I'm making this up as I go, hoping—even as I go—to be finally
getting somewhere. And maybe I am. Maybe I'm taking you along.

Let's say it's so, and say we now commence

One of the blessings of poetry - for me who came to it all well after 40 (except rock and roll) - is that it evokes feels and insights that are greater than the words, yes? It is, perhaps, no coincidence then that I married a poet? Once, when we were prowling a bookstore before we were married, I had an epiphany when I found an old volume which I now keep in my study (and use often) in which Robert Bly writes: While our European-American tradition questions and argues, and has to teach poetry to sullen students in English classes, other cultures, speaking Spanish, Russian, Arabic, to say nothing of the many tongues of Africa and the Indian subcontinent, grow up inside poems, drenched through with poetic metaphors and rhythms. As we learn to criticize, to take a poem apart, to get its meaning, they learn to listen and to recite.

By drawing this sharp contrast with other cultures, we are pointing to a defect in ours. We live in a poetically underdeveloped nation. Men blame their own lives for a deficiency in the culture. For, without the fanciful delicacy and the powerful truths that poems convey, emotions and imagination flatten out. There's a lack of spirit and vision. The loss in he heart appears as a loss of heart to take up he great cultural challenges that are part of every man's citizenship. It is in this sense hat we have come to think that working in poetry and myth with men is a therapy of the culture at its physic roots.

I could not agree more. Today, while sharing lunch with one of the Berkshire's great pianists - who has also had a career interviewing some of the spiritual giants of our era - we spoke of Huston Smith and B.B. King in the same breath - two masters of the soul who won't be with us long. But both have helped so many find poetry and beauty and hope... and when I got home, she had sent me this link which says it all. Thanks be to God for those who bring such beauty to birth.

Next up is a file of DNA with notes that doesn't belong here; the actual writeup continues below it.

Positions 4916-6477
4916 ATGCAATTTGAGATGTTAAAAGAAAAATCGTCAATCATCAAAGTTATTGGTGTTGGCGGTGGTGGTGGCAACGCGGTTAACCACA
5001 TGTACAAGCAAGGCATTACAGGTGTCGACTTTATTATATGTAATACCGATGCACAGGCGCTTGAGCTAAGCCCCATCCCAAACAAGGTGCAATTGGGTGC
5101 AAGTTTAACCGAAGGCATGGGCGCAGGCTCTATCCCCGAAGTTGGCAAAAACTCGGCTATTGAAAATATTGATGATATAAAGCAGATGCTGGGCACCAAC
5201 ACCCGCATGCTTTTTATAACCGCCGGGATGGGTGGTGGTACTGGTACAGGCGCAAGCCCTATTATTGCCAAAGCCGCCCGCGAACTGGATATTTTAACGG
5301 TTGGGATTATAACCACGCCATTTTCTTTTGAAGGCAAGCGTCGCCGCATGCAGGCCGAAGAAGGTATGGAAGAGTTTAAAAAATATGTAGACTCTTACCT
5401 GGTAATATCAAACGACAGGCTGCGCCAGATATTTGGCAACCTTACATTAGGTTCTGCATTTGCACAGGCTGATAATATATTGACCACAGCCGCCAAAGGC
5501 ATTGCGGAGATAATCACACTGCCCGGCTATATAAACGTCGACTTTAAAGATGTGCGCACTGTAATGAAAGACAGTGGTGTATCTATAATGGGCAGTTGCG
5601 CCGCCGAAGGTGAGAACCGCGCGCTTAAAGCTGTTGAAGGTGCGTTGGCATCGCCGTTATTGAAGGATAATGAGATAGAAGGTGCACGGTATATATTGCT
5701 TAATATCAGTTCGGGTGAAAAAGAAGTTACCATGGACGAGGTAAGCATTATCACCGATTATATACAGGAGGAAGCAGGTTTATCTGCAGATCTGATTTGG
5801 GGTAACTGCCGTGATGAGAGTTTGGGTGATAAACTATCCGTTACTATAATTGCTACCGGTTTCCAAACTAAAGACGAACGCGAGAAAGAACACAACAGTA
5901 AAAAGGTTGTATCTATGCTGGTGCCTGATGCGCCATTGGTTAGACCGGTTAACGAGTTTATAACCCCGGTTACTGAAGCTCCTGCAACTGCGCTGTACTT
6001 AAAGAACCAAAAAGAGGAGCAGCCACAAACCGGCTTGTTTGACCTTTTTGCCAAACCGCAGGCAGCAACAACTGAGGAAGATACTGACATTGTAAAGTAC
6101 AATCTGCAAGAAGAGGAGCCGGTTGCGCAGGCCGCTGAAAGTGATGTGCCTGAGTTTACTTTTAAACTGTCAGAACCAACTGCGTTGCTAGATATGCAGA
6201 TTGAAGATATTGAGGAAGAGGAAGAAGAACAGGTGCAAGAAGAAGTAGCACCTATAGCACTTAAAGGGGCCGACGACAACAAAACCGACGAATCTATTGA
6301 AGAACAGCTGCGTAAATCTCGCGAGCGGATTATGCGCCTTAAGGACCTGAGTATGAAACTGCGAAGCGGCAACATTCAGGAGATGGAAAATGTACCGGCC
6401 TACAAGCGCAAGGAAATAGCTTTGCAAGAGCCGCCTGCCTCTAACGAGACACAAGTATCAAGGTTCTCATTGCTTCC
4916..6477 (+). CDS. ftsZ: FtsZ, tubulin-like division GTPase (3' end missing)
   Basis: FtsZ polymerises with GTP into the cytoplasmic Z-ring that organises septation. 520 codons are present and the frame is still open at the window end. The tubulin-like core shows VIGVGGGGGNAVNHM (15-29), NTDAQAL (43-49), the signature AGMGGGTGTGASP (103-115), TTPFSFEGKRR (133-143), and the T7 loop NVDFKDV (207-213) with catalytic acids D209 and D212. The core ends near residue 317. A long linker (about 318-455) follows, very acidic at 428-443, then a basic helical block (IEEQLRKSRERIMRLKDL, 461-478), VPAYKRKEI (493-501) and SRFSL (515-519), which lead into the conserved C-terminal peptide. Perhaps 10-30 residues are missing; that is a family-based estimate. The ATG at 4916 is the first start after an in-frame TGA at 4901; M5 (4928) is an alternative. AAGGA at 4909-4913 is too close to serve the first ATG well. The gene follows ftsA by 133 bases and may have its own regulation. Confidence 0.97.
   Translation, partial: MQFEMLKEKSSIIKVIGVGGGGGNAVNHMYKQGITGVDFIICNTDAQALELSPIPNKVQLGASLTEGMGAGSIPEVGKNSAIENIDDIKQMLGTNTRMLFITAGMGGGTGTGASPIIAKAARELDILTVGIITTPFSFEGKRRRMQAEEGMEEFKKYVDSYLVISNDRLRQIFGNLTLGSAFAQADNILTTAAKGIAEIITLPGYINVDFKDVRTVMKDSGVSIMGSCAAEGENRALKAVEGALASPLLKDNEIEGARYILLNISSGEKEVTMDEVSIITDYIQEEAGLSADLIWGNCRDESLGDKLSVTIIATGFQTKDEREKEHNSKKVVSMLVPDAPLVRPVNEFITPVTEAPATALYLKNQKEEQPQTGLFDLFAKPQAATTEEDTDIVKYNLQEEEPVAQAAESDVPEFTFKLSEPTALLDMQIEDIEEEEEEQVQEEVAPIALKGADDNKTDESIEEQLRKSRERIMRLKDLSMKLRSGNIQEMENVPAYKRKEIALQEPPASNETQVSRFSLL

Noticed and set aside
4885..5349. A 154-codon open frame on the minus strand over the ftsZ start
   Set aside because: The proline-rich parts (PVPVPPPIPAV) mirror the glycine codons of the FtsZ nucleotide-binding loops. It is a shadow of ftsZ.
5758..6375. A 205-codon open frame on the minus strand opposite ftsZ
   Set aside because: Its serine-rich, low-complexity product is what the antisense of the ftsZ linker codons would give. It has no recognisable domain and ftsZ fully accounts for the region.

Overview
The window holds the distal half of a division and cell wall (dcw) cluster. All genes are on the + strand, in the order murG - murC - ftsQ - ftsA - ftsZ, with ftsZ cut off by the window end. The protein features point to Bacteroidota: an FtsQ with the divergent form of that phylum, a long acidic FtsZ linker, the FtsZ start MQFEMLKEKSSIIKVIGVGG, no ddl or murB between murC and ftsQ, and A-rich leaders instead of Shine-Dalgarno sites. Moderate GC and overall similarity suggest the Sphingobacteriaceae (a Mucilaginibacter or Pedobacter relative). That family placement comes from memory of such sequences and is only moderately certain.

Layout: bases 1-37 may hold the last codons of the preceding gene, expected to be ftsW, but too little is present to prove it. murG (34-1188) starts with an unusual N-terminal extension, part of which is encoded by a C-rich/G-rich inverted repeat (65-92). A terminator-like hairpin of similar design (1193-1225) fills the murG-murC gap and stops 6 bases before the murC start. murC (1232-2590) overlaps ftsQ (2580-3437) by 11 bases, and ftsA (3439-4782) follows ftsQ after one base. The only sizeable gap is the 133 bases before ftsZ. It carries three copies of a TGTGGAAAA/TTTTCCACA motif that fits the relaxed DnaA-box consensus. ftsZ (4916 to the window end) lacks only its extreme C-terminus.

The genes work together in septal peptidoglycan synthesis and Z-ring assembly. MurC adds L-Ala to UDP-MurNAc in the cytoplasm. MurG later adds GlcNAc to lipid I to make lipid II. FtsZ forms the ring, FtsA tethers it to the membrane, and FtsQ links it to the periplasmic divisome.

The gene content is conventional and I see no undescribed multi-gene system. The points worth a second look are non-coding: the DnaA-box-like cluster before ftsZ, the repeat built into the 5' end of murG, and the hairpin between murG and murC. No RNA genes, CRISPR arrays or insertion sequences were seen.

Wednesday, February 11, 2009

Celebrating the WHOLE people of God...

NOTE: Here are this week's worship notes for Sunday, February 15, 2009. They build on the newly adopted mission statement -- We gather in community with God and each other to worship, to reflect on our Christian faith, to do justice and to share compassion - and a need to rethink some of our worship habits and experiences. Join us if you are in town at 10:30 am on Sunday.

Yesterday was Valentine’s Day – a lovely little moment in time that could be an occasion of gentle sharing and affection – but is too often just a mandatory display of sentimentality and crass marketing. Don’t get me wrong, my honey and I had a sweet, little date because we both love those times when we can refresh our commitment. But our celebration was a sanitized and reimagined version of that sappy and manipulative thing we now call Valentine’s Day.

That is to say, like many of our holidays and traditions that have been infected by a love and obsession with money, we have had to rediscover what is at their core – their heart – in order to experience their blessing. You see, the depth psychologist, Carl Jung, once noted that people need rituals and celebrations in their lives. We are hard wired for making connections between heaven and earth. When religion works, our rituals are life-giving and take us deeper, but when they fail, people create other experiences that are often pathological.

+ Think of what has happened around food. Once we supported a calendar of feasting and fasting – celebration and lament – but now that we are significantly more secular we obsess on dieting.